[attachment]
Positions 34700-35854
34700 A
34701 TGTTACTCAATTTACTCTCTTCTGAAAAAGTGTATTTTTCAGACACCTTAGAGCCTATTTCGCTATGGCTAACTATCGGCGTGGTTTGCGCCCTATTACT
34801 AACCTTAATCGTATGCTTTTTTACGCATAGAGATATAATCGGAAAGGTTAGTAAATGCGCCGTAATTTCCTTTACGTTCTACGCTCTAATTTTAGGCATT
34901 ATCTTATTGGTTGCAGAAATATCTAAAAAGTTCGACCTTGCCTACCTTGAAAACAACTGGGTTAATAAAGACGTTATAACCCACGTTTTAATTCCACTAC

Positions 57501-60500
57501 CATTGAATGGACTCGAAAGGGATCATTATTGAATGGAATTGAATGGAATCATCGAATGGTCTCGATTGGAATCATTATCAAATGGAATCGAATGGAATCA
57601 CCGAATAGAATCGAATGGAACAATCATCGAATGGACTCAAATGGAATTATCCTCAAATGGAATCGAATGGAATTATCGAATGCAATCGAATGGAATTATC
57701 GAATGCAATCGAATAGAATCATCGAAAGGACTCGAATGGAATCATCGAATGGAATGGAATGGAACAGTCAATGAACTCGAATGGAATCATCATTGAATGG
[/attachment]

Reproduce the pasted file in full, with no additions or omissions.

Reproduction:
Positions 34700-35854
34700 A
34701 TGTTACTCAATTTACTCTCTTCTGAAAAAGTGTATTTTTCAGACACCTTAGAGCCTATTTCGCTATGGCTAACTATCGGCGTGGTTTGCGCCCTATTACT
34801 AACCTTAATCGTATGCTTTTTTACGCATAGAGATATAATCGGAAAGGTTAGTAAATGCGCCGTAATTTCCTTTACGTTCTACGCTCTAATTTTAGGCATT
34901 ATCTTATTGGTTGCAGAAATATCTAAAAAGTTCGACCTTGCCTACCTTGAAAACAACTGGGTTAATAAAGACGTTATAACCCACGTTTTAATTCCACTAC

Positions 57501-60500
57501 CATTGAATGGACTCGAAAGGGATCATTATTGAATGGAATTGAATGGAATCATCGAATGGTCTCGATTGGAATCATTATCAAATGGAATCGAATGGAATCA
57601 CCGAATAGAATCGAATGGAACAATCATCGAATGGACTCAAATGGAATTATCCTCAAATGGAATCGAATGGAATTATCGAATGCAATCGAATGGAATTATC
57701 GAATGCAATCGAATAGAATCATCGAAAGGACTCGAATGGAATCATCGAATGGAATGGAATGGAACAGTCAATGAACTCGAATGGAATCATCATTGAATGG